Boeing’s plastic fantastic 787 Dreamliner and its biggest customer Qantas will get another wake up call later today when even further problems in its testing and production schedules are confirmed.

The softening up process overnight has been brutal — The Wall Street Journal and Seattle Times say Boeing sources have pushed back the first flight by a prototype until June — so the truth must be awful.

A few weeks ago first flight was supposed to be the end of March. Until last September first flight was supposed to be anywhere between the end of that month and the start of December.

Qantas has up to 115 of these super lightweight, non-rusting, ultra long range, high cabin pressure wonders on order or option. When the last delays were announced, promises were made that it would still get 15 of them by next December, even though it wouldn’t receive the first as planned originally for August and then November of this year.

For Boeing to promise those Dreamliners in double digits, perhaps even single digits, to Qantas by next December is as absurd as the ceremonial roll out of the number one jet back on July 8, which was a plastic shell held together with temporary bolts.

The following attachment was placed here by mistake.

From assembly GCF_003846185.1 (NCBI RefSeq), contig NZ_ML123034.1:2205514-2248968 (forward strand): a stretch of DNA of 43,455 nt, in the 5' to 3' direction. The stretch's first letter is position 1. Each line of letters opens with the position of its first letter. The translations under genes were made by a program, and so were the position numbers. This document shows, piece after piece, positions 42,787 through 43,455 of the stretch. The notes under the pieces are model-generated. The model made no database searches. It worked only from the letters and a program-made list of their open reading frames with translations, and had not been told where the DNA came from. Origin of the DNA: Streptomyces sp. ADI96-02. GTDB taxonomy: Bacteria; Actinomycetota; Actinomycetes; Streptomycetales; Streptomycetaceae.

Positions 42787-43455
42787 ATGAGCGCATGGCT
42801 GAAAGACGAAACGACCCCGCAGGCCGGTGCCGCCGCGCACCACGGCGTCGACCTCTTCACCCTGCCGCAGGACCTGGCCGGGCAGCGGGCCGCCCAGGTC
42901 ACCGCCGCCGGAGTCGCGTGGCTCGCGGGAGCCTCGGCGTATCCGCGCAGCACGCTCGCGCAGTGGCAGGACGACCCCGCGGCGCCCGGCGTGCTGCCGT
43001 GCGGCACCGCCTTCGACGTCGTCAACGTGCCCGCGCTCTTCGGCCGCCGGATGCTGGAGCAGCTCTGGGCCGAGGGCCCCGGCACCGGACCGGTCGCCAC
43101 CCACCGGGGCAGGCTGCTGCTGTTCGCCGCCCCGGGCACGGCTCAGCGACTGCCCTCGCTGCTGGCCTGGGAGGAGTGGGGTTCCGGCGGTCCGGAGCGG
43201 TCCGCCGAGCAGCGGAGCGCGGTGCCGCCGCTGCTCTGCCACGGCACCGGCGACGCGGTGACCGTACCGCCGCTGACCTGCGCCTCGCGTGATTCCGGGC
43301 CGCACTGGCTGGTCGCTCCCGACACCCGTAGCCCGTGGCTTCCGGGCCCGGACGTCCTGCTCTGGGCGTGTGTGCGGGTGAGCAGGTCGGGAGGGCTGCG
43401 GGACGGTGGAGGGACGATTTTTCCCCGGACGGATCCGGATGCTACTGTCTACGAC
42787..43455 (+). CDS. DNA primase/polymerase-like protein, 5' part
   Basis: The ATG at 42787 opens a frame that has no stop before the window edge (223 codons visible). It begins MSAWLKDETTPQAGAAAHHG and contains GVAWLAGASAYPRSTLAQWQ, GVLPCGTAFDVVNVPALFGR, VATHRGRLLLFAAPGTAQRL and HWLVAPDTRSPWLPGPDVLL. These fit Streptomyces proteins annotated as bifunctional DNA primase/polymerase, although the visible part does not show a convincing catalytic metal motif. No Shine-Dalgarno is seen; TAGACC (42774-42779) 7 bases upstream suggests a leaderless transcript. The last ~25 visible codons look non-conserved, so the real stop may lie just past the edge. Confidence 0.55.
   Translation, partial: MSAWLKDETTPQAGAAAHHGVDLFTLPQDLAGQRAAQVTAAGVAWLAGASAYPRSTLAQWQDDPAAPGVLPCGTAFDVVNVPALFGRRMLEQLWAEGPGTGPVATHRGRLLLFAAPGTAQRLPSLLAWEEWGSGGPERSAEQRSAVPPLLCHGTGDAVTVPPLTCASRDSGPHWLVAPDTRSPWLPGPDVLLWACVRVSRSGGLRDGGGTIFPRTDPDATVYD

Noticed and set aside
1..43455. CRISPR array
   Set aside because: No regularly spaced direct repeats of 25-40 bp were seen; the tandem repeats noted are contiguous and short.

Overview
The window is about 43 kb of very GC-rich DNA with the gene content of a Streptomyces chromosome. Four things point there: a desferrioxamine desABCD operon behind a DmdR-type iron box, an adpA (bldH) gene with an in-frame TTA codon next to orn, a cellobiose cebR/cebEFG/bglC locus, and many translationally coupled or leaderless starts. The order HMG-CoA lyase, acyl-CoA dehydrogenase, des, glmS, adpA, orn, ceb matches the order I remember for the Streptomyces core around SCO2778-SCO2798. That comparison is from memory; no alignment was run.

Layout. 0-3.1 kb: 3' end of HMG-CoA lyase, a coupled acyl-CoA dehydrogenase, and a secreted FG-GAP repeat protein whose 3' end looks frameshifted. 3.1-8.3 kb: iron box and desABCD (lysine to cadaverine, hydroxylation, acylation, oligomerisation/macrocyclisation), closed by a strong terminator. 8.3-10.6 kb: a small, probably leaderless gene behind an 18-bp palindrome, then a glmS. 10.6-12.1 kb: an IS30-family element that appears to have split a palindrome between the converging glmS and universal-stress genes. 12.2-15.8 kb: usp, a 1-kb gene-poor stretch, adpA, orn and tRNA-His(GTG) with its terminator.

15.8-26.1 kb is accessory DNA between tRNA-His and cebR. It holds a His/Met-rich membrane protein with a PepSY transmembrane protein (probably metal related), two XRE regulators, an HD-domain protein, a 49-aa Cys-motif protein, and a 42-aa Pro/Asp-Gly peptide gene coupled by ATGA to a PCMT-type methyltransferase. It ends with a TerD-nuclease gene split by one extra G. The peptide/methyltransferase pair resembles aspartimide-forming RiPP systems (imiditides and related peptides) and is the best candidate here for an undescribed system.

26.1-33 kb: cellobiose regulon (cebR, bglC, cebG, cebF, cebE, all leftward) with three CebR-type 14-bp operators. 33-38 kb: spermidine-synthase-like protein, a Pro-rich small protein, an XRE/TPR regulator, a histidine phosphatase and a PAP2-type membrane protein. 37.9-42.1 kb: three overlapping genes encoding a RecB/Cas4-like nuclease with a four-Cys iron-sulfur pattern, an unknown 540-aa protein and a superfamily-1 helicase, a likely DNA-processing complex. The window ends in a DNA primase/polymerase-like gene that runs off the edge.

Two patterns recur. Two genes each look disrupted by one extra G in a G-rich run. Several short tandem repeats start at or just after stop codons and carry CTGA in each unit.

The jet is overweight, it is terribly late, and the claimed production rates for the oven cooked carbon fibre reinforced plastic or CFRP structure are turning to CRAP.

Qantas has inextricably linked its expansion strategy for Jetstar and its own future to the Dreamliner. It may yet find the penalties for late deliveries and any performance shortfalls come in very handy if demand tanks because of a recession. The Dreamliner mightn’t make it into service with Jetstar or Qantas until 2010 at this rate.

Boeing officials were scathing about the lies and deceptions that came from Airbus over the delays to the giant A380. Airbus failed its customers badly. It held back information as to the true nature and extent of those delays, having known about wiring problems in the jet long before it conceded they existed, and after a very lame attempt to blame the customers for dreaming up too many complexities in their plans for the A380 interiors.

It was a travesty which deeply scarred the European consortium’s credibility. The spectacle of Boeing going down the same path will be painful and costly for itself and its Dreamliner customers.

Peter Fray

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